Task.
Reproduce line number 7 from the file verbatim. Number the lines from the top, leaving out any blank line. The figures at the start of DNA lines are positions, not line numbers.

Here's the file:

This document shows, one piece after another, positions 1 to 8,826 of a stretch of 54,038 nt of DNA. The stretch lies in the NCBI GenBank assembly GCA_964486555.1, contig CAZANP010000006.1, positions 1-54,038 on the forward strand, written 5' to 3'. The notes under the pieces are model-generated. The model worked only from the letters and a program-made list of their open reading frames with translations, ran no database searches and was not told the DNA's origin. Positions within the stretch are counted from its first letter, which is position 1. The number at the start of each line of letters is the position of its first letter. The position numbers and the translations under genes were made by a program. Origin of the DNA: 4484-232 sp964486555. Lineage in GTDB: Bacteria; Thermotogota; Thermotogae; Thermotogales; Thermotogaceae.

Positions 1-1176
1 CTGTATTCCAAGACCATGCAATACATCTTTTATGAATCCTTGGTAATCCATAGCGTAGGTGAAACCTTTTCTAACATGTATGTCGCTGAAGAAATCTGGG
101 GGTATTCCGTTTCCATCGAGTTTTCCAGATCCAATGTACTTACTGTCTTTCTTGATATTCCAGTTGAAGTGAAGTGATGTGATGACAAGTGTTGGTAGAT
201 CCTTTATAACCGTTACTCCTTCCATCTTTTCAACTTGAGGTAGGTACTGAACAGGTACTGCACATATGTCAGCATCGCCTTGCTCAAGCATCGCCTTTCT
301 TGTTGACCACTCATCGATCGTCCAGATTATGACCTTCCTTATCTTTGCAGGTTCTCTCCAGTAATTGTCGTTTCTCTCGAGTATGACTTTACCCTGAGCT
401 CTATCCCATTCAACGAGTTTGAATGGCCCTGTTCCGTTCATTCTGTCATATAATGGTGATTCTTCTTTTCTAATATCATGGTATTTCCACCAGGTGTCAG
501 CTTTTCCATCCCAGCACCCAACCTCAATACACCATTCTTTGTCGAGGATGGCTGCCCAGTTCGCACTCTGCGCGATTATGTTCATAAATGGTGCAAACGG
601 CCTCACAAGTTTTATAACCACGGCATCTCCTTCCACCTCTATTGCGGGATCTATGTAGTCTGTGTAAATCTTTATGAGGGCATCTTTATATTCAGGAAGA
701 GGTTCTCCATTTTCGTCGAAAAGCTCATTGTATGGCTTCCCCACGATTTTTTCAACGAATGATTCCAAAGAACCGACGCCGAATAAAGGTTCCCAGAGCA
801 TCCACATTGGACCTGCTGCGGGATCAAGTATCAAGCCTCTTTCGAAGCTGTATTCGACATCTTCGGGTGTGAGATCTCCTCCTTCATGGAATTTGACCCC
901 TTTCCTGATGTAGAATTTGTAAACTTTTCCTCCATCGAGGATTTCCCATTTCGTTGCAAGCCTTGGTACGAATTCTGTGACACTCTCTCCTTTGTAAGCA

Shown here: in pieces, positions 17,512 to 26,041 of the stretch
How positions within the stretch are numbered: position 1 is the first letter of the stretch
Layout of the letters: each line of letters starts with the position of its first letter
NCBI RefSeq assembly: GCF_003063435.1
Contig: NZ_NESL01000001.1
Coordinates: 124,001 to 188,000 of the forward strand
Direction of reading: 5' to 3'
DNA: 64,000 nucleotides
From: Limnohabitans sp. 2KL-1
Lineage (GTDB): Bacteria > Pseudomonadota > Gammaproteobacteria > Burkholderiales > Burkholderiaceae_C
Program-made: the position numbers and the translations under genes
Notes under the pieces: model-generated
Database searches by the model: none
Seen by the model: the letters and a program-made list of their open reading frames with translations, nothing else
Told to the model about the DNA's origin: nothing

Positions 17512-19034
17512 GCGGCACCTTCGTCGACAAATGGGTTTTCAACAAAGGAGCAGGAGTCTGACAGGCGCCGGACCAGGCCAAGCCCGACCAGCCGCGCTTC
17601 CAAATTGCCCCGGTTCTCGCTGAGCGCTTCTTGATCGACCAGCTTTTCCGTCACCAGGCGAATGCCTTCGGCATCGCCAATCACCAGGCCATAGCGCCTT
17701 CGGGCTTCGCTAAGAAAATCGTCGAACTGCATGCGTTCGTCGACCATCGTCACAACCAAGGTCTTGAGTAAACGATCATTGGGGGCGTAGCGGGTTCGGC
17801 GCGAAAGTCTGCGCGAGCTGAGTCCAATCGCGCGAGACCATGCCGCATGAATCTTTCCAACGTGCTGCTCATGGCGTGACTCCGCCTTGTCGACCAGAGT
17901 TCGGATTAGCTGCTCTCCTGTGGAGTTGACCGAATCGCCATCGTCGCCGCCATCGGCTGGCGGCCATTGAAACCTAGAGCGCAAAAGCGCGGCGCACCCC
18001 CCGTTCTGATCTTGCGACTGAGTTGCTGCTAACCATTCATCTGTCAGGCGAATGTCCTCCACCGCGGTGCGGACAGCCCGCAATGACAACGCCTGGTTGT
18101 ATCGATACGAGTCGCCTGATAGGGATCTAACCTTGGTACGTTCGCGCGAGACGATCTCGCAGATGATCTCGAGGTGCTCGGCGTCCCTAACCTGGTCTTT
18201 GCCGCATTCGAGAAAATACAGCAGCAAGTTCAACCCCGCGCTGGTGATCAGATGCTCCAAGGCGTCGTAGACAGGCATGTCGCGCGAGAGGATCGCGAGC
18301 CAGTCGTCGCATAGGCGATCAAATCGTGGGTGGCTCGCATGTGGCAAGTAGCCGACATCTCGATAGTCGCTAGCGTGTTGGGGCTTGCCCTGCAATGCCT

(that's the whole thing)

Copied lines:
401 CTATCCCATTCAACGAGTTTGAATGGCCCTGTTCCGTTCATTCTGTCATATAATGGTGATTCTTCTTTTCTAATATCATGGTATTTCCACCAGGTGTCAG